Looking Back to the Mountaintop

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Earlier this year, I had the privilege of preaching a sermon at my college church. Now almost two months later, I’m still living less than 3 miles away from that church but I have not been back since! That must have been one terrible sermon, right? Hopefully not. Between travels, job searches, and now a global pandemic, I simply have not had the opportunity to return to that beloved community. Let me be honest with you—it’s been hard, especially as someone who holds presence and community as core tenets in my philosophy of ministry and life. The more I’ve reflected on that sermon, the more I’ve come to realize just how foreshadowing it was for myself, for our small church community, and for our world as a whole. So I write this as a follow-up to that sermon, a reflection for myself and maybe for you as well.

The title of the sermon on that fateful Sunday back in February was “Beyond the Mountaintop.” (That whole sentence just sounds awfully foreboding). That day was also Transfiguration Sunday, the ecclesial gathering just before the beginning of Lent, an odd celebration of sorts. The scripture texts that day included Matthew 17:1-9, placing Jesus on the mountaintop with a few of his disciples, and included 2 Peter 1:16-21.

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From those verses, I identified three signs from God that could be learned from this ‘mountaintop experience’ and then later applied in our lives when we descend the mountain, as does inevitably happen with such experiences. First, we are to listen obediently to God’s instruction: “get up and do not be afraid” (Matthew 17:7) and be prepared to respond to God’s call on our lives beyond the mountain. Second, we are to embody God’s glory as Christians—or “little Christs” in the words of one ancient church father. We should be tangible incarnations of God’s grace and mercy away from the mountain out in the world. Lastly, we are assured by this transfiguring ‘mountaintop experience’ that we are empowered by the Holy Spirit to participate in the very real family and work of God—inspired to help bring God’s kingdom come here on earth as it is in heaven.

But we are no longer on the mountaintop, no longer gathering weekly in a physical community, no longer living in a world of traditional ministry and hands-on care, no longer living a world that is even close to the ‘normal’ we had before. For now, maybe that can be ok—maybe it’s an opportunity to be transformed. After that transfiguring mountaintop experience, it is said in one gospel that Jesus then turned his face to Jerusalem. Everything he had already experienced suddenly pivoted, reoriented, and turned upside down as he descended the mountain and began a journey toward his death—the ultimate realization of his humanity. That was a dark valley indeed that he entered, especially the deadly Holy Week leading up to his crucifixion.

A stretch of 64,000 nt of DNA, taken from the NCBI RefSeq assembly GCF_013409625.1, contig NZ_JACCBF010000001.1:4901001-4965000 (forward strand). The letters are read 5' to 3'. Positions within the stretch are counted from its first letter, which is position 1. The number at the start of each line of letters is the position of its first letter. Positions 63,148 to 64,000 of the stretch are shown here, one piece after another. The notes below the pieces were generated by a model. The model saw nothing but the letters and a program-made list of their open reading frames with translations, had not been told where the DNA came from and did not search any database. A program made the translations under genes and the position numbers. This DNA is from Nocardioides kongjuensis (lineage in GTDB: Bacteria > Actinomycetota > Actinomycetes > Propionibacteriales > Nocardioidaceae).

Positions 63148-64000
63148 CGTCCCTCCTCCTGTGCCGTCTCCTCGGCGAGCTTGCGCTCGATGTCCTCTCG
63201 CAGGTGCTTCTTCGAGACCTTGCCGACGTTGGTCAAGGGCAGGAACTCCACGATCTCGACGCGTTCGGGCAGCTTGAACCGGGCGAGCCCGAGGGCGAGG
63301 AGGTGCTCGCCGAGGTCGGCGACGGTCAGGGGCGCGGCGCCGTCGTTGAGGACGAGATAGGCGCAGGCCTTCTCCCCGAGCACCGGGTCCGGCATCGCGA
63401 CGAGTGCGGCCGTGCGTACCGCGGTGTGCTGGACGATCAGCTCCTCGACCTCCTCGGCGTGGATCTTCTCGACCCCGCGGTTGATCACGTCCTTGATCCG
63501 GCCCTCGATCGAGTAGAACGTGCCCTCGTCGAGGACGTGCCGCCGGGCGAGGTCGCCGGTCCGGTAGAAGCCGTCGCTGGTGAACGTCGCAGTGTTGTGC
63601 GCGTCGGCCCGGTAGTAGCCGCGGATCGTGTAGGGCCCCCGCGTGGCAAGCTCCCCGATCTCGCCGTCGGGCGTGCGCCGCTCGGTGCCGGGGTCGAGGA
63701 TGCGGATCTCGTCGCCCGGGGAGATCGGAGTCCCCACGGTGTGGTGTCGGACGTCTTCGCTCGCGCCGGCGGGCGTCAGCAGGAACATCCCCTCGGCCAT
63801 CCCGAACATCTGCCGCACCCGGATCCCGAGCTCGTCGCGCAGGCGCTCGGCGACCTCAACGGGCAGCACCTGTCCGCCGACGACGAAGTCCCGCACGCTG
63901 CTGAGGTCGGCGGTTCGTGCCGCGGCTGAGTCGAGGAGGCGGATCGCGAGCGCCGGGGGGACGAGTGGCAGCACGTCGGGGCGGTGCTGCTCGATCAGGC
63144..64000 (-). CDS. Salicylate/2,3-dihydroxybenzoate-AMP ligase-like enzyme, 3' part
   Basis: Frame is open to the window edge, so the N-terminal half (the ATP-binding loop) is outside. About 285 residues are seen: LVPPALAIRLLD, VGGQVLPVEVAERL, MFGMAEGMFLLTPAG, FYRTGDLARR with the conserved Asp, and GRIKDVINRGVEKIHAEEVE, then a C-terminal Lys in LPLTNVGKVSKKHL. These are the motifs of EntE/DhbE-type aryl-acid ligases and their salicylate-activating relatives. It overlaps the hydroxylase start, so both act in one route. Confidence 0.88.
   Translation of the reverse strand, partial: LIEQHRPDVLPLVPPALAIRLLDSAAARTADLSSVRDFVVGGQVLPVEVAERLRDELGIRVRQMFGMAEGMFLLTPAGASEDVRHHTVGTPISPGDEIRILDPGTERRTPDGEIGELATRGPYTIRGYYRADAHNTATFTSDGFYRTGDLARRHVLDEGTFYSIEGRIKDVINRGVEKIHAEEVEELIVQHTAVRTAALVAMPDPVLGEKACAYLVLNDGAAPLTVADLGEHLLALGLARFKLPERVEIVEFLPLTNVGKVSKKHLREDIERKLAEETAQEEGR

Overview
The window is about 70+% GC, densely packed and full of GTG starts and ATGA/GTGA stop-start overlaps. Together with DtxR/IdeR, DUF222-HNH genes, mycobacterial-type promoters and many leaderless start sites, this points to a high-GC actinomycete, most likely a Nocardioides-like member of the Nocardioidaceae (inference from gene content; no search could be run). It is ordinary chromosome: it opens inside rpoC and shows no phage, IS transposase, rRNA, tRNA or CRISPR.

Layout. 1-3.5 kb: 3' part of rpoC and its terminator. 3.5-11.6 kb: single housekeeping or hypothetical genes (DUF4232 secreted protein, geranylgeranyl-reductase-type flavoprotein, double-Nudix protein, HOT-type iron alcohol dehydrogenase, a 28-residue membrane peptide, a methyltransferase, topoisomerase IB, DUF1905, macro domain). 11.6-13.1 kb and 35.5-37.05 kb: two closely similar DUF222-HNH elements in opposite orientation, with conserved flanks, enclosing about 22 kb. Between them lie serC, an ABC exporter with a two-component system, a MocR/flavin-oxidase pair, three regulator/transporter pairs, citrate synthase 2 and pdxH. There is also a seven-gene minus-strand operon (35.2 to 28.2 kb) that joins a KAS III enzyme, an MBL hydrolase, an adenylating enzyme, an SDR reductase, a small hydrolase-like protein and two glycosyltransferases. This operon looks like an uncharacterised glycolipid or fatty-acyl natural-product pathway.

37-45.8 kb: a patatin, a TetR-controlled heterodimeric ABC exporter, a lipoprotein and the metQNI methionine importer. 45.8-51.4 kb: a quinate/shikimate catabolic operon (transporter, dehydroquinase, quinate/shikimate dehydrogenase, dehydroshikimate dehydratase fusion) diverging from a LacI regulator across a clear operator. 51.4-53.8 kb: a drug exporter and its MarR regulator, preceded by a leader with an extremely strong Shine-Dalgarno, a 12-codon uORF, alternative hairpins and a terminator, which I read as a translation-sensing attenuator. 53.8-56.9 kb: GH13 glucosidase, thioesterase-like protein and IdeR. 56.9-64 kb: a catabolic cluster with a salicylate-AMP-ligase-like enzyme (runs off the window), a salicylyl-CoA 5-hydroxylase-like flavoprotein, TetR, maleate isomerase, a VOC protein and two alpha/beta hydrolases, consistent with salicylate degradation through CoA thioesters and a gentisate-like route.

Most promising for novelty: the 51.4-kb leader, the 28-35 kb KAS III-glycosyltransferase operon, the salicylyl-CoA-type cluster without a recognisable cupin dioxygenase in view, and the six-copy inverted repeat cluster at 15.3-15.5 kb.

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I think that’s where a lot of us are in our current day as well. We turned on Transfiguration Sunday and looked down the mountain. None of us could have imagined what lay in wait for us. So many weeks later, we have continued our Lenten journey and encountered deaths of many sorts. For some, they have been very real deaths, deeply saddening and painful. And for so many others, they have been deaths of normalcy and of wellness in many forms, be it mental, emotional, physical, social, financial, etc. But death was not the end of Jesus’ Holy Week, nor does it have to be us now despite this ruthless pandemic.

No, for then came the transformation of Easter—the resurrection, new life, and a hope for a better future! On earth, as it is in heaven! And it goes even further, for the end of Holy Week, the end of our Lenten journey, the end of our descent from the mountain, the end of reality as we know it holds something spectacular: a beginning! The beginning of a resurrected savior, the beginning of a global church, the beginning of a new kingdom come! In fact, that beginning is not something that is only just now starting, but has been working ever since our old paradigm began to crumble, all the way back on Transfiguration Sunday when our lives were reoriented just like Jesus.

One thing that I reiterated several times in that sermon back at the beginning of this all was a phrase from C. S. Lewis’ Chronicles of Narnia: “Remember the signs and believe the signs.” He further noted through the voice of Aslan, “The signs you have learned here [on the mountain] will not look at all as you expect them to look, when you meet them down there,” down in the valley of the shadow of death. Maybe the instructions of God are now things we are learning in daily prayers rather than in sermons. Maybe God is now made incarnate through the tireless service of medical personnel. Maybe we have a need to lean into the inspiring affirmation of the Holy Spirit now more than ever to hold our scattered church bodies together.

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These signs and the lessons learned from them may look different for each of us. I would challenge you to look for the unconventional signs God is placing in your life. We must remember that God did not cause this pandemic, but God does have power over and through it. God will provide all the more if we listen to God’s word and if we care for each other, empowered by the Holy Spirit to do just that. And at the end of all this…death, it will be made apparent how God has been transforming our reality all along into a new beginning, defined not by death but by life, and life to the fullest. “Remember the signs and believe the signs.” Amen.

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